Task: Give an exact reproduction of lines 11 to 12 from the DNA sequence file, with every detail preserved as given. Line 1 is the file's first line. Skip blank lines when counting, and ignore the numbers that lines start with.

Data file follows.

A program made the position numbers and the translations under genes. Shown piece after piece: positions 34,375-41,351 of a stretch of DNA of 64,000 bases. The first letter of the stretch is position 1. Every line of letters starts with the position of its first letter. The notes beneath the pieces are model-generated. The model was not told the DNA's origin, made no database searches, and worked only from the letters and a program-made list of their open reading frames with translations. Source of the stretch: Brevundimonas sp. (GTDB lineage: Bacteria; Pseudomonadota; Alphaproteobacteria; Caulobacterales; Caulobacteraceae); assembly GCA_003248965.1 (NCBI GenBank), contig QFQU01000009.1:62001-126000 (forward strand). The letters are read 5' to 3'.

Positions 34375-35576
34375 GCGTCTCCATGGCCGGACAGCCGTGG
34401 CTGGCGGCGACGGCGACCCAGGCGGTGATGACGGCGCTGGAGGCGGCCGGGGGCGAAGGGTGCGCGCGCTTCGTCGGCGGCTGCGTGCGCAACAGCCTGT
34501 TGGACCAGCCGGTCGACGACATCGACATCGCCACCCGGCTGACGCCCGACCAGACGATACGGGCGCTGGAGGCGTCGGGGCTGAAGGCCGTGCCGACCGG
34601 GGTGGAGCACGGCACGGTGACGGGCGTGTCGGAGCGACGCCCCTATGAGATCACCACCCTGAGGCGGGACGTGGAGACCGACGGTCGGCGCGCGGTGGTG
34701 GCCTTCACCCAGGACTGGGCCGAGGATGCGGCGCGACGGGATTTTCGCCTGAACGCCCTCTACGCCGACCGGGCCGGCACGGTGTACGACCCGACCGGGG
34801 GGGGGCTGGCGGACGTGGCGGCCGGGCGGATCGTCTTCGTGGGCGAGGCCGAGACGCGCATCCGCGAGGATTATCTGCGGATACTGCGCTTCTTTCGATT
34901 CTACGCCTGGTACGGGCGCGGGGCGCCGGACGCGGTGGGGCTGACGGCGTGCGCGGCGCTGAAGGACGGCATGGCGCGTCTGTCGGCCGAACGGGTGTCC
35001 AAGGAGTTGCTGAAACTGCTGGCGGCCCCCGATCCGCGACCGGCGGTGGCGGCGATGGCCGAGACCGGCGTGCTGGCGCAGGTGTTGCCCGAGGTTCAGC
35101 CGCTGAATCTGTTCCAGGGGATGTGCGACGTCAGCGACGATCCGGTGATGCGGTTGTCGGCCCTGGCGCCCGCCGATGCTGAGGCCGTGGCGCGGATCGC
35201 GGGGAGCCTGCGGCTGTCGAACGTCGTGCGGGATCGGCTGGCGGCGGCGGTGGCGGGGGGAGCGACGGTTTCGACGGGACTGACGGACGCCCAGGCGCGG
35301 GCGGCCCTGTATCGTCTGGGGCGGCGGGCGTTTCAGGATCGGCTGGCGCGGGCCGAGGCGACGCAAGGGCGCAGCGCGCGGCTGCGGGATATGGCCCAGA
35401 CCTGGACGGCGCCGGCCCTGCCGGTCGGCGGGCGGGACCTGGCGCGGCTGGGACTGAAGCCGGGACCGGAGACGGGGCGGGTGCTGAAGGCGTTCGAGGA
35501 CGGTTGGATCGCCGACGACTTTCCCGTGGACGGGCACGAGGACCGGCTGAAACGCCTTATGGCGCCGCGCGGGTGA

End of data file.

35101 CGCTGAATCTGTTCCAGGGGATGTGCGACGTCAGCGACGATCCGGTGATGCGGTTGTCGGCCCTGGCGCCCGCCGATGCTGAGGCCGTGGCGCGGATCGC
35201 GGGGAGCCTGCGGCTGTCGAACGTCGTGCGGGATCGGCTGGCGGCGGCGGTGGCGGGGGGAGCGACGGTTTCGACGGGACTGACGGACGCCCAGGCGCGG